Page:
lowed the colonies, as to have any great These kind of secondary taxes, however, weight by their numbers; but I think there we do not complain of, though we have no might be sufficient to occasion those laws to be share in the laying or disposing of them: better and more impartially considered, and but to pay immediate heavy taxes, in the lay- perhaps to overcome the interest of a petty coring, appropriation, and disposition of which, poration, or of any particular set of artificers we have no part, and which perhaps we may or traders in England, who heretofore seem, know to be as unnecessary as grievous, must in some instances, to have been more regardseem hard measures to Englishmen, who can- ed than all the colonies, or than was consistent not conceive, that by hazarding their lives with the general interest, or best natural and fortunes in subduing and settling new good. I think too, that the government of the countries, extending the dominion, and in- colonies by a parliament, in which they are creasing the commerce of the mother nation, fairly represented, would be vastly more they have forfeited the native rights of Bri- agreeable to the people, than the method latetons; which they think ought rather to be ly attempted to be introduced by royal ingiven to them, as due to such merit, if they struction; as well as more agreeable to the had been before in a state of slavery nature of an English constitution, and to
These, and such kinds of things as these, 1 English liberty; and that such laws, as now apprehend, will be thought and said by the seem to bear hard on the colonies, would people, if the proposed alteration of the Al-(when judged by such a parliament for the bany plan should take place. Then the ad, best interest of the whole) be more cheerfully ministration of the board of governors' and submitted to, and more easily executed. council so appointed, not having the repre I should hope too, that by such an union, sentative body of the people to approve and the.people of Great Britain, and the people of unite in its measures, and conciliate the the colonies would learn to consider themminds of the people to them, will probably be- selves, as not belonging to different commucome suspected and odious; dangerous ani- nities with different interests, but to one commosities and feuds will arise between the go-munity with one interest; which I imagine vernors and governed; and every thing go would contribute to strengthen the whole, into confusion.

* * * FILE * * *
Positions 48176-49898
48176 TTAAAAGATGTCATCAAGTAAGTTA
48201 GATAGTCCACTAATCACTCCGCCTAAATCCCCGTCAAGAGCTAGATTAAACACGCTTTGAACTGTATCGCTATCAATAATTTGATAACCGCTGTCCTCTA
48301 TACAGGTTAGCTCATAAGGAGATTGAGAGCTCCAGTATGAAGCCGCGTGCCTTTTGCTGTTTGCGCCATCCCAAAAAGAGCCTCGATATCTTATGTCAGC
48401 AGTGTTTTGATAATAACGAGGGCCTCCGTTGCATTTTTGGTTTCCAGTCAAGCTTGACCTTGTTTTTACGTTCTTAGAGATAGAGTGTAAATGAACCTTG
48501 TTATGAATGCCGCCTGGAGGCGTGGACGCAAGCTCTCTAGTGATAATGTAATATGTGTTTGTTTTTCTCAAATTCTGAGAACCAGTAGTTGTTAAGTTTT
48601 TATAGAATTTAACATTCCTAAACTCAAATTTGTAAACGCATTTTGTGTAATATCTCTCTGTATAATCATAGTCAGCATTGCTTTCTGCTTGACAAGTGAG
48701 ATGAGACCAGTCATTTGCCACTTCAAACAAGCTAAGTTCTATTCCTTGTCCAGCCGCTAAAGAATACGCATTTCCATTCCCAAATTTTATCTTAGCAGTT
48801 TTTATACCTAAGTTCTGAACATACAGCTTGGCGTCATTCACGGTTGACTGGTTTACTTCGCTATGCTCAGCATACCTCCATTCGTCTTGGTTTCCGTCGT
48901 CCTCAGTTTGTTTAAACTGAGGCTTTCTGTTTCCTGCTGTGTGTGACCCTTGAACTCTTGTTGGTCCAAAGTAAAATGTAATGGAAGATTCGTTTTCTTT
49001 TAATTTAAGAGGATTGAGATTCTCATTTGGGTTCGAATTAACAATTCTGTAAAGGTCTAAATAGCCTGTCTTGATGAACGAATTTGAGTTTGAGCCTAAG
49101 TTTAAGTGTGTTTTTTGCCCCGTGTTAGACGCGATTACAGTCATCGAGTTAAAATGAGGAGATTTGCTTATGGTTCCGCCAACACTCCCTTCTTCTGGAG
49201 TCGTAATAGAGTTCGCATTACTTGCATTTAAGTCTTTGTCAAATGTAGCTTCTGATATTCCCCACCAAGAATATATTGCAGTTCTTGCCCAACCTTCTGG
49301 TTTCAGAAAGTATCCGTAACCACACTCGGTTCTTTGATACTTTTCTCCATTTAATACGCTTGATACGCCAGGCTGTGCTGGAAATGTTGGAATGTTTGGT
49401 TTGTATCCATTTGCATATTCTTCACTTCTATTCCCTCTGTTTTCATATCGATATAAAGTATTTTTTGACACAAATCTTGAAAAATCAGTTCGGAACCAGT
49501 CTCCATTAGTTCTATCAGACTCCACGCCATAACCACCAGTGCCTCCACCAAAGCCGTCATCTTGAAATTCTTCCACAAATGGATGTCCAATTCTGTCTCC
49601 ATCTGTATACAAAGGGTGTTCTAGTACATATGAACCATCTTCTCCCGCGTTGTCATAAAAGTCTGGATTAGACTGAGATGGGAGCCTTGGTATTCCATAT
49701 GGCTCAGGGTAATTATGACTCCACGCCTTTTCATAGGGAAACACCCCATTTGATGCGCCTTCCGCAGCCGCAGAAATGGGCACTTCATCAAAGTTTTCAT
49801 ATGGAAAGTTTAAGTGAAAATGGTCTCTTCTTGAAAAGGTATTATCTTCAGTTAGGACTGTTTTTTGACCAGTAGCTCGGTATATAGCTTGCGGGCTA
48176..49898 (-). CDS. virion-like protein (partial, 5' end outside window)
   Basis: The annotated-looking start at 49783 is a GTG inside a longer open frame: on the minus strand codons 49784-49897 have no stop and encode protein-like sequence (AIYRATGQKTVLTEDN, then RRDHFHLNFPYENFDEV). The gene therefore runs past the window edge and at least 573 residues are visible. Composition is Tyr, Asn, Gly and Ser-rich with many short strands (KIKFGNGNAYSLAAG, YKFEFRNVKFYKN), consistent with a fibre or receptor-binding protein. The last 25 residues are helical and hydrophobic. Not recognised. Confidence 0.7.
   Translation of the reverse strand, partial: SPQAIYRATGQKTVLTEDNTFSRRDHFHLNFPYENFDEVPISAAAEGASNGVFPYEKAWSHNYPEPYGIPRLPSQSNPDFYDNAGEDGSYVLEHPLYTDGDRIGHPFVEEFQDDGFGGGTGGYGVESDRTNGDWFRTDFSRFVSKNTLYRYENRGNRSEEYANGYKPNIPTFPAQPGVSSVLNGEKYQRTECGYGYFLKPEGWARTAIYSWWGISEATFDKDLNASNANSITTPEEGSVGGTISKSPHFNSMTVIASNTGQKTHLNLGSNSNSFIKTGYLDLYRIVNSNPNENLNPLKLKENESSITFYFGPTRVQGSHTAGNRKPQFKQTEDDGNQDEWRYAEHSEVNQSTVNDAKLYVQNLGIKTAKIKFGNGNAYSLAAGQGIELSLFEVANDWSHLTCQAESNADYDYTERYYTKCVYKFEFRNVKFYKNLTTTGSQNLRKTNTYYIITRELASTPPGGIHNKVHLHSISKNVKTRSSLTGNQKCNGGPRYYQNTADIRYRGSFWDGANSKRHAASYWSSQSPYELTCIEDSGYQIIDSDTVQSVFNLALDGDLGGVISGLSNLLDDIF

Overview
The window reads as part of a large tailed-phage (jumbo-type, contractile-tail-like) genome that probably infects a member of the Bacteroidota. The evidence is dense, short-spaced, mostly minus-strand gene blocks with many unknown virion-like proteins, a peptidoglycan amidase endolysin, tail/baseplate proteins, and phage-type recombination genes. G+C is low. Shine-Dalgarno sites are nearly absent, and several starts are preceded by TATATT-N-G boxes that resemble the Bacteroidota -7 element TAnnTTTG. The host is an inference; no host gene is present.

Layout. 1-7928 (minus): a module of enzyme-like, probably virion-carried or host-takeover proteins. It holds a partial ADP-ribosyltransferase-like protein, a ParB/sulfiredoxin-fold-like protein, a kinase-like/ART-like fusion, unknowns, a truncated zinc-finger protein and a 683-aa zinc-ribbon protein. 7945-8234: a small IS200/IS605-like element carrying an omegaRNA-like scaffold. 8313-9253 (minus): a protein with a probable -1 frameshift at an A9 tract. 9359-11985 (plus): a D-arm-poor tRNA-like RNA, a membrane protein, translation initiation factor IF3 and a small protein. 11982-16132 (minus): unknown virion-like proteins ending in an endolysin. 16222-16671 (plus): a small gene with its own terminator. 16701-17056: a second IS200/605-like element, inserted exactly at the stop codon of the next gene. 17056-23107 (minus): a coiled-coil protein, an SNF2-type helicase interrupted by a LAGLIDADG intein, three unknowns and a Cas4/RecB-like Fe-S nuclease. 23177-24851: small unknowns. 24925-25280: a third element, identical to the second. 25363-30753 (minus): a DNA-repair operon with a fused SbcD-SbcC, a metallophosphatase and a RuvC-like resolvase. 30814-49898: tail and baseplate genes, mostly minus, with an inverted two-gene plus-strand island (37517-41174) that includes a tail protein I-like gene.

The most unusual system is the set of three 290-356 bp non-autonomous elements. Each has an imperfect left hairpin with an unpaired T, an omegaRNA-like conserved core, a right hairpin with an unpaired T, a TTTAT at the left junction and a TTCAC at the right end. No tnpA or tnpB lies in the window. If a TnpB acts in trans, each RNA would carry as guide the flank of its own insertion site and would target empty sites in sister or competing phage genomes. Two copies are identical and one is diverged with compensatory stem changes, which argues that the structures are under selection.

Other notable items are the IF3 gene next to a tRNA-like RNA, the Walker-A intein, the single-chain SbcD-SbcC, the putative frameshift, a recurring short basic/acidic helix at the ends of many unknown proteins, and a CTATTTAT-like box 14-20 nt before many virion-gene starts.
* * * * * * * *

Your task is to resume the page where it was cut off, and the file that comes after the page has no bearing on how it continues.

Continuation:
and greatly lessen the danger of future sepaPerhaps I am too apprehensive in this mat- rations. ter; but having freely given my opinion and It Is, I suppose, agreed to be the general inreasons, your excellency can judge better terest of any state, that its people be numerthan I, whether there be any weight in them, ous and rich; men enow to fight in its deand the shortness of the time allowed me will fence, and enow to pay sufficient taxes to deI hope in some degree excuse the imperfec- fray the charge ; for these circumstances tend tions of this scrawl.
to the security of the state, and its protection With the greatest respect and fidelity, I from foreign power. But it seems not of so have the honour to be B. FRANKLIN.
much importance, whether the fighting ber done by John or Thomas, or the tax paid by
William or Charles. The iron manufacture * III. Letter on the subject of uniting the Co-employs and enriches British subjects, but is
lonies more intimately with Great Britain, it 'any importance to the state, whether the by Representatives in Parliament. manufacturer lives at Birmingham or Shef- la
1. Ton, Dec. 22, 1754. field, or both; since they are still within its Six,-Since the conversation your excel- | bounds, and their wealth and persons still at